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I am a poor student journalist writing an article on zine culture and wondered if anyone felt like sharing their thoughts with me?

I wondered how/why people got in to writing or reading zines? Why DIY culture is more appealing than the mainstream? What zines mean to them?

If it helps I will go first! I got into zines as I like the idea of reading someone's thoughts without them being subject to someone else's editorial censorship. I was at Brighton Zinefest this year and met some great people, read some great zines.

I like to read zines as they feel organic and unmanufactured, plus a million times more creative than newspapers and mainstream magazines. There is not a word count and no authority to answer to.

Who's next? Anyone?

Tags: journalism, student, writers, zines

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well, ive always like writing, and in high school i joined the school's creative writes' guild. they (well, we) publish quarterly zines that we distribute to the entire student body, but at the time we get a lot of censorship (no political or sexual undertones are allowed or even if they just think that you are being sugestive--even if that wasnt what you were trying to freaken say!); back then we couldn't make any underground publications either even if it were just as small newsletter type zine publication because it's punishable with expulsion (if i remember correctly)...

and ever since then, i felt the need to write something completely free from censorship. And i dont know I guess I've just always been a deviant so mainstream things never really appealed to me. I talked about it with my cousin how if I'm ever goign to be a widely-read writer, I want it to be an underground or indie kinda thing because I'd rather be read by a number of smart, original and highly creative and non-conforming people than by a thousands of teens who will go with whatever everyone else is reading.

wow that was long. hah
I wrote this for a compilation piece I heard about on this site called "How I Got Into Zines." It was (is?) a fantastic concept masterminded by Nicole Introvert and I'm looking forward to seeing the result, whether or not my goofiness is included. In any case, here's my bit. Recycled writing, ahoy!!

“Vanity of vanities; all is vanity…and there is no thing new under the sun.”

It all started with the punk rock flyers. As a teenager living in the San Francisco Bay Area, some of my most cherished memories are inextricably linked to the pure joy of wandering the streets of Frisco, Berkeley, Oakland and even some of the outlying suburbs, reading the thick husks of weather-ravaged photocopies adorning every telephone pole in sight. The best ones featured random clip art that made the pedestrian curious enough to stop for a second and take a gander at what was actually being advertised. It was a useful lesson as I began to create scores of flyers for my own bands, cries for attention to drag a few more folks to local shows, out of curiosity if for no other reason.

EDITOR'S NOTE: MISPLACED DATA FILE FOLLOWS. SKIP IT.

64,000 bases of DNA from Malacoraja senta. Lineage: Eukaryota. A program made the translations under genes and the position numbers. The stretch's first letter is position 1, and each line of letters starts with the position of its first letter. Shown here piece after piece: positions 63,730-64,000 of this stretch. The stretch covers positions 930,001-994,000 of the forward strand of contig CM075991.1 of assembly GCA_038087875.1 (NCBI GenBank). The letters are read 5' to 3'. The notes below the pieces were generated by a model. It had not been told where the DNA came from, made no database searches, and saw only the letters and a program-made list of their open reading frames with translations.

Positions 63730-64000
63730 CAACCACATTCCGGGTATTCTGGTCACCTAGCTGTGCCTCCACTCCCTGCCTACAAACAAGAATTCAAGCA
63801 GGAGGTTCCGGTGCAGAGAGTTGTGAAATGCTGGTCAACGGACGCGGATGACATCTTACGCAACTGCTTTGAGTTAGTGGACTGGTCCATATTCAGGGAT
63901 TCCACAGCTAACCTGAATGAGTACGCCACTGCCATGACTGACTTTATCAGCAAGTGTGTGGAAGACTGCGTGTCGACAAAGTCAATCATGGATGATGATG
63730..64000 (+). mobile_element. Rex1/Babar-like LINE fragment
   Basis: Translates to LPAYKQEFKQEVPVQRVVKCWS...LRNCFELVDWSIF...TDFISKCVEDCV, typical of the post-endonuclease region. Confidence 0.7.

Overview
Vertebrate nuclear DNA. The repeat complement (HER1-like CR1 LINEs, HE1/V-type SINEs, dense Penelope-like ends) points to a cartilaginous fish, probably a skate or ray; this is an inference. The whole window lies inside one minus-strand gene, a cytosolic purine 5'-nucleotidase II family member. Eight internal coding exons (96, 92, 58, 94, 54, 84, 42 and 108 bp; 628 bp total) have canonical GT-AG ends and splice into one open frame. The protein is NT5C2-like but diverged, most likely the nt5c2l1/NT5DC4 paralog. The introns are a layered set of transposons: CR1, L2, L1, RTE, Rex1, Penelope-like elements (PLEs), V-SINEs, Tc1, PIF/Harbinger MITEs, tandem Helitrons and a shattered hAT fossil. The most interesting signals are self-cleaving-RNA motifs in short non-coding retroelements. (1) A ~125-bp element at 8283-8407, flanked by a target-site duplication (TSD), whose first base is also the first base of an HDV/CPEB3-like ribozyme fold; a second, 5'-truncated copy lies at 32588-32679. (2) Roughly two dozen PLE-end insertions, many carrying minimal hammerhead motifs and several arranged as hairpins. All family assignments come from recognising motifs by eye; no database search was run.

As an avid reader always seeking out the absurd and obscure, I became enamored with the bizarre self-published manifestos that took the immediacy of the punk rock flyer one step further, using the same do-it-yourself technology to spread uncommon views to anyone lucky enough to grab a copy. And as any chronic reader will tell you, once you’ve caught the bug, you can’t help but begin writing as well. The inner dialogues that accompany the reading of books and other publications have to come out somewhere, and rather than wasting time sending odd screeds to newspaper commentary sections or internet chat groups, it seemed natural to put together slim volumes of random nonsense and other heartfelt thoughts.

Thirteen years later I'm still at it, gaining momentum with each passing day.
This is great, thanks so much for taking the time to type type type back to me. It's great when people are able to articulate their loves!

When I get the article finished I will post a link to it in case you are interested :)

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